Little as I like having to repeat myself, by (predictably) evading the main thrust of my letter Terry Crawford-Browne (“Israel continues to be racist — and silent about it”, June 13) has left me with no choice.

What I wrote was that problems of racism exist in every country, and hence singling out Israel for special condemnation in this regard is simply illogical, as well as unjust. To this, Crawford-Browne dredges up ancient scandals concerning Yemenite and Ethiopian immigrants to Israel as if these were the defining elements of Israeli society, rather than occasional aberrations of the kind that can be found in even in the most progressive countries. 

To cite just a few examples, Australia once had a policy of removing Aboriginal children of mixed ethnicity from their Aboriginal parents, African-Americans in the US were once barred from donating blood, and in Brazil even in our own day, a de facto “hierarchy of skin colour” is evident in such glaring inequalities as the gross under-representation of blacks in government and the fact that white salaries are on average 46% higher.

No-one, Crawford-Browne included, describes these countries as “racist, apartheid states” that ought to be boycotted. What makes Israel so different? A good definition of bigotry, according to the eminent jurist Alan Dershowitz, is when a particular grouping (whether defined along racial, ethnic or other such lines) is held to be guilty of negative character traits that are in reality common to all humanity. Dershowitz was specifically referring to anti-Jewish prejudice.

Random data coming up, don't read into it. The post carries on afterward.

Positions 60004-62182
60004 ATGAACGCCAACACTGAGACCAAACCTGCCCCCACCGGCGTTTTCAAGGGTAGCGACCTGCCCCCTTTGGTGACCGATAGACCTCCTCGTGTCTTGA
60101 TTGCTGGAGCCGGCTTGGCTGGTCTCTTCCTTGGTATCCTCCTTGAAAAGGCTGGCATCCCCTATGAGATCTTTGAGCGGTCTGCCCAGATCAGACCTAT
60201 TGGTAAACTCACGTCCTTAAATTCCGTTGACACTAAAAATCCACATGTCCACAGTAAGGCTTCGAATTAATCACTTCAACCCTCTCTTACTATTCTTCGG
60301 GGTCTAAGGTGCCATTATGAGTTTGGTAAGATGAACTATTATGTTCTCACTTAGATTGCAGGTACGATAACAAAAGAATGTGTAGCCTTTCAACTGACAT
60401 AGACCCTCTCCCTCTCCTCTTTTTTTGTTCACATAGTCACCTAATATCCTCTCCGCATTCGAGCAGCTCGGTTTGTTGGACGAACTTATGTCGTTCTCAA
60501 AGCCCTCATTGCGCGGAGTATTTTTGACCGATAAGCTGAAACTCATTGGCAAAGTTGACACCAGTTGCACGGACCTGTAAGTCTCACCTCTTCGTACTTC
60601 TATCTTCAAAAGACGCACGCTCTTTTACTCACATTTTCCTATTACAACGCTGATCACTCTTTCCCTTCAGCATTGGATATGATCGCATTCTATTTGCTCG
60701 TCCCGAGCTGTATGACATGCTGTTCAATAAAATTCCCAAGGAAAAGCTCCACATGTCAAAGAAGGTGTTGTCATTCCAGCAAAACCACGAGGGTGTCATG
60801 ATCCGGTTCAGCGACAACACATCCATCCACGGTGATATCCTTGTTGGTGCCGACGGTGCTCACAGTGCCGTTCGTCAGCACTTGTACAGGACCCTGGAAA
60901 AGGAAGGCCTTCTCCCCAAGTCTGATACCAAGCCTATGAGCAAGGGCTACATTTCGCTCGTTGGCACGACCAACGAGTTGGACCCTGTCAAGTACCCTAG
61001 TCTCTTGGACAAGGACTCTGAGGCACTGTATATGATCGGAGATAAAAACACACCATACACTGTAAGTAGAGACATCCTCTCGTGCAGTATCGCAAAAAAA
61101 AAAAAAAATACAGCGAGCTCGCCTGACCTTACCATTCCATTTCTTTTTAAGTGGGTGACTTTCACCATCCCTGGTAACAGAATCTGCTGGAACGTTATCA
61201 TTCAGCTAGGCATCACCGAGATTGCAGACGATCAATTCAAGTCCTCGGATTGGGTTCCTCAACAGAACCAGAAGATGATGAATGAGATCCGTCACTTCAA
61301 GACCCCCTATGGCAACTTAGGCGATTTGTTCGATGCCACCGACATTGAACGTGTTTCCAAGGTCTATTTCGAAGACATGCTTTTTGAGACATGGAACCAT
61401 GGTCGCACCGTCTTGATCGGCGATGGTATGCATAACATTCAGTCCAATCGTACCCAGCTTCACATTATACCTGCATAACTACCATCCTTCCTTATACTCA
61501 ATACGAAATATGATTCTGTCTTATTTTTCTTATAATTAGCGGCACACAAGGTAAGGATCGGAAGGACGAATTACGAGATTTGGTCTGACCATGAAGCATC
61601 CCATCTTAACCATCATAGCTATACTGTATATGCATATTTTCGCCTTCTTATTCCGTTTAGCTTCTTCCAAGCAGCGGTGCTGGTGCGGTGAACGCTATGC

However, that principle holds true wherever specific groups of people, and indeed individual countries, are irrationally held to be uniquely culpable for failings that can easily be shown to exist in practically every society. It is this kind of crass anti-Israel bigotry that has consistently underpinned Terry Crawford-Browne’s writing on the subject. At the end of the day, he appears to be little more than an intellectual fraud and a moral charlatan, for all his grandstanding about human rights and anti-racist values.

David Saks
SA Jewish Board of Deputies, associate director